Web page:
So here is my plan now: attach an external disk, restore there, boot from external disk, manually copy the system partition files to original shrunk partition, make it bootable and run as usual. Will I succeed? I certainly hope so.

I am very disappointed in WHS 2011. The half of the key features (backup, restore) is seriously flawed.

Update: Even a non formatted partition can't be locked for some reason. I guess it has something to do with Intel Rapid Storage since the partition in question is a RAID1 one. Don't forget, it worked just fine with previous WHS.

Update2:

Here is the final workaround after a day of trial and errors:

  1. Restore system partition using WHS recovery CD to other (external) disk (I've mounted a spare disk in a Sharkoon dock).
  2. (optional) Again restore system partition to the disk above or some other disk, just to have a untouched copy.
  3. Boot from other disk - system is now bootable but not from original disk.
  4. Delete the original boot partition (the one that WHS can't restore).
  5. Install Acronis Disk Director 11 Home (it isn't free but I bought it just for this purpose and it is well worth it) and copy partition from step 2 (or the from step 1) to the original location (to replace the one you deleted in step 4). This software is required to copy partitions - I guess any partition copy software would do.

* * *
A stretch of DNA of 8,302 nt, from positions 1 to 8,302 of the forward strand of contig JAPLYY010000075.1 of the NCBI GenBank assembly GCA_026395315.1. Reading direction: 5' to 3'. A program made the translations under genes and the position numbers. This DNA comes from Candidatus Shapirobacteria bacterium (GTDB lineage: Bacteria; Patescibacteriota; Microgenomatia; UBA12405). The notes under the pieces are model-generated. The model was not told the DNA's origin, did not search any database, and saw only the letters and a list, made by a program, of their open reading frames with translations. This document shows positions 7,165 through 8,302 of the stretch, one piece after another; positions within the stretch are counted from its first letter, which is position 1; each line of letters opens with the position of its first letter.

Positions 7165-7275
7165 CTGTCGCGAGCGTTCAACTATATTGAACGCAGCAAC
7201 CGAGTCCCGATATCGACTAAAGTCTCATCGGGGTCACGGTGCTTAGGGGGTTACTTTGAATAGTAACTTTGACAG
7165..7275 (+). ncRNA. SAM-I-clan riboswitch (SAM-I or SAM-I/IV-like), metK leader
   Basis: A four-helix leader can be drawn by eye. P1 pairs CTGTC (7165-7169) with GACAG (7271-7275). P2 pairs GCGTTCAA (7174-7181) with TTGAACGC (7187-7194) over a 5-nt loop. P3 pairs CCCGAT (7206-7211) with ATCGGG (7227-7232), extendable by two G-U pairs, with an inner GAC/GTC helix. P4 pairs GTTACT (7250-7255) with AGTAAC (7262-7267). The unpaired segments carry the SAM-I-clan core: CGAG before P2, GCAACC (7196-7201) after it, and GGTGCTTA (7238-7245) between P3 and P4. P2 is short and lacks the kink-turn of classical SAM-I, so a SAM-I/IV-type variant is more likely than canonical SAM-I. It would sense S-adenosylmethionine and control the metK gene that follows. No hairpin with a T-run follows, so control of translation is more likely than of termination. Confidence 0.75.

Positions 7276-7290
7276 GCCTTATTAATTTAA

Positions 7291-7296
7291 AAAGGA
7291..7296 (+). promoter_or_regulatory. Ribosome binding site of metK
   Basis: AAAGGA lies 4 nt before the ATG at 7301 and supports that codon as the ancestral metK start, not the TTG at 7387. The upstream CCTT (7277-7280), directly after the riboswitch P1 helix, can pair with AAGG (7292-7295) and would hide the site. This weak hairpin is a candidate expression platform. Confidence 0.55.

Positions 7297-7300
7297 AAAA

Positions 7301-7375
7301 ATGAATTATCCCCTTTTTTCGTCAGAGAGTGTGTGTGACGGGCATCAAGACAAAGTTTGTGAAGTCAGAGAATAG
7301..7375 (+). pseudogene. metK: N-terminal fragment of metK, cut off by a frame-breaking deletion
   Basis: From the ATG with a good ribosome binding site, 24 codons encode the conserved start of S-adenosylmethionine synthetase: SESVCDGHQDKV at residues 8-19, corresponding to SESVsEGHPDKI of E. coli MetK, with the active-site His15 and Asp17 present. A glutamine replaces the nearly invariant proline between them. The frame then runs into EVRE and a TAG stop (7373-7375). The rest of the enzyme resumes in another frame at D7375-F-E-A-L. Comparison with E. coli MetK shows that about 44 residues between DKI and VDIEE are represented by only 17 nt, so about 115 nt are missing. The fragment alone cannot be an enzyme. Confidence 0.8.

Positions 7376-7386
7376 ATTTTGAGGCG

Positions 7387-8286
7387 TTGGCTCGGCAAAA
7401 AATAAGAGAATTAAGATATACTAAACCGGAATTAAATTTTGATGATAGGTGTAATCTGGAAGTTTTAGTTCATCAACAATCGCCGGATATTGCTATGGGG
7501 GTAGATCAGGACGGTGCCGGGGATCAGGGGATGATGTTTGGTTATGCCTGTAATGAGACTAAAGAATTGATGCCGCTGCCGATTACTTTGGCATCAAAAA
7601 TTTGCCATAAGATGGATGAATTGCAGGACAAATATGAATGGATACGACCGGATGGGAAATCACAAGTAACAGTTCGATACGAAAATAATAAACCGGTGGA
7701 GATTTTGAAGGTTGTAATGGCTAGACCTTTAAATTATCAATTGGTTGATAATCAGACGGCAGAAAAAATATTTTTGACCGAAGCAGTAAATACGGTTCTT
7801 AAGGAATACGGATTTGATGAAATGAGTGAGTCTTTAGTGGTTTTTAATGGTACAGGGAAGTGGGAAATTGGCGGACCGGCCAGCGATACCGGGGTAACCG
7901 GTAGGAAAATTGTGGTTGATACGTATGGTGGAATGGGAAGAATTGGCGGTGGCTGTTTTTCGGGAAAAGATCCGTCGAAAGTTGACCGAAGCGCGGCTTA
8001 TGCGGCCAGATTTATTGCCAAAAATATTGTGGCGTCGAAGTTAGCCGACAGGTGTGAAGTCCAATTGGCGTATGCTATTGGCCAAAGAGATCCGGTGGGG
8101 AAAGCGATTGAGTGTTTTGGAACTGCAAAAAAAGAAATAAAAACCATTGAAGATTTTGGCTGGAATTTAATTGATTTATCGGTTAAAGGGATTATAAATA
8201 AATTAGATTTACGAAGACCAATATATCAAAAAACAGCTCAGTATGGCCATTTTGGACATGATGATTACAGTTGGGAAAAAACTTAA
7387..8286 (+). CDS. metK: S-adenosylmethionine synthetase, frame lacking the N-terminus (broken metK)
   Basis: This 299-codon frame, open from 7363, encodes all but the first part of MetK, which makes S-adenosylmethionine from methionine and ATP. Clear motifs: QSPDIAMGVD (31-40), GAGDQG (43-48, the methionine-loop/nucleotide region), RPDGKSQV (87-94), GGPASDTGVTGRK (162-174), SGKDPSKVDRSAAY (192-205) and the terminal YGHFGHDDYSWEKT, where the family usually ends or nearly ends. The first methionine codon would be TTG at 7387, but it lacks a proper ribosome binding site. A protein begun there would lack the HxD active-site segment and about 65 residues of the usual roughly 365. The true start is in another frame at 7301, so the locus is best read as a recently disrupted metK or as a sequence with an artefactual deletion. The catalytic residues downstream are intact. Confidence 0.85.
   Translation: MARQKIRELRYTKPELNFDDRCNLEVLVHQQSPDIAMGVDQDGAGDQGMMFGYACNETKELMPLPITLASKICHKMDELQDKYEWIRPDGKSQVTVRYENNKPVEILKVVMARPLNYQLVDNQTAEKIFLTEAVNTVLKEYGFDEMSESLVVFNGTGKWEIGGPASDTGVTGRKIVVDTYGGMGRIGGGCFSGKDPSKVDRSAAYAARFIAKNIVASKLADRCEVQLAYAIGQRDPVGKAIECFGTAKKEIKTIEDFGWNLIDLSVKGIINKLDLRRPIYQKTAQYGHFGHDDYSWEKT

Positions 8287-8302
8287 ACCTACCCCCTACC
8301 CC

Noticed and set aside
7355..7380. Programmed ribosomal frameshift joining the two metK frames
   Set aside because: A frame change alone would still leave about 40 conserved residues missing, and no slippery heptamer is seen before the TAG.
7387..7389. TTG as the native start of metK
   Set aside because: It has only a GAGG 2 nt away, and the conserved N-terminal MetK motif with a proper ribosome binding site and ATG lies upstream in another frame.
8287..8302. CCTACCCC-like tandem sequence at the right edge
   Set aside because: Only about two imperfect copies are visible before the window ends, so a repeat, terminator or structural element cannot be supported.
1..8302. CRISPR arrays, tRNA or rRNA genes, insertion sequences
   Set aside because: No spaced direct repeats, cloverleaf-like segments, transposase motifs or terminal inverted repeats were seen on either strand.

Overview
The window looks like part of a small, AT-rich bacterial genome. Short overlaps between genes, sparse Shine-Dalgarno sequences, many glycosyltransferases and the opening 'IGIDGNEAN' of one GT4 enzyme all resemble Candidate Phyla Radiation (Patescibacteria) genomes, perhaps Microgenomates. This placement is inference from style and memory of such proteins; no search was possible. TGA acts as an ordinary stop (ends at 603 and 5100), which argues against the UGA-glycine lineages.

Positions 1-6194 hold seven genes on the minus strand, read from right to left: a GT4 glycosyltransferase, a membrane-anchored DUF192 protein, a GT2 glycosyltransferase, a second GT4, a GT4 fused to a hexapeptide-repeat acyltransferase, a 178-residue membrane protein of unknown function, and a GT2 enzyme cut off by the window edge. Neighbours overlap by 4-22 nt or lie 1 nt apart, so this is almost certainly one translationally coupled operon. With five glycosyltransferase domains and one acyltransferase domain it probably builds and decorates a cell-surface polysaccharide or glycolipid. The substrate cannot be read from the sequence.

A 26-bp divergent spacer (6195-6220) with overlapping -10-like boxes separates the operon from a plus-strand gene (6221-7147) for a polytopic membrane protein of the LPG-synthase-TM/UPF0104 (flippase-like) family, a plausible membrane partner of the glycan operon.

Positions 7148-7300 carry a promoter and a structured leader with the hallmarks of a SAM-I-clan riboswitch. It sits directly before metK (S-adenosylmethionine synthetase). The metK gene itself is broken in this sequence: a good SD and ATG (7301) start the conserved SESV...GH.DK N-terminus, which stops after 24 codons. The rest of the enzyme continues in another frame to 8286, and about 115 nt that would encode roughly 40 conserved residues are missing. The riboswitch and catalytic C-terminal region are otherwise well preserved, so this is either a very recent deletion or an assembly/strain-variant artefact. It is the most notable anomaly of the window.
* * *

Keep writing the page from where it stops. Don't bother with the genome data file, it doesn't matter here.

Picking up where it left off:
6. Reset and boot the original system.

In case either other disk or original disk isn't bootable anymore you might do one of these:

  1. Boot from Windows 7 CD and try "Startup Repair".
  2. Boot from Windows 7 CD and do the "Custom Installation" on that partition. That will make partition bootable. Once it is bootable repeat the process described above.

I also think I know why WHS can't lock my original partition. It is most probably because it is located on Intel Rapid Storage RAID1. Note that WHS v1 didn't have any problem whatsoever with the same configuration. Bad bad WHS 2011.

I lost a working day and 24€ but at least I restored my workstation. Next time it will be much faster.

Let me know if it works for you.

Update: Here is the issue on connect (thanks to Henk Panneman for re-finding it).

Update v2: Issue disappeared again. Oh well, tired to fix the link again and again....

The long path of installing Windows Home Server 2011 under Hyper-V R2

Here is my experience of Windows Home Server 2011 aka Vail installation under Hyper-V R2 server (Core2 Duo E7600, 8GB RAM, 500GB RAID 1 and 3TB RAID5). What could have gone wrong it actually went but let’s go by steps.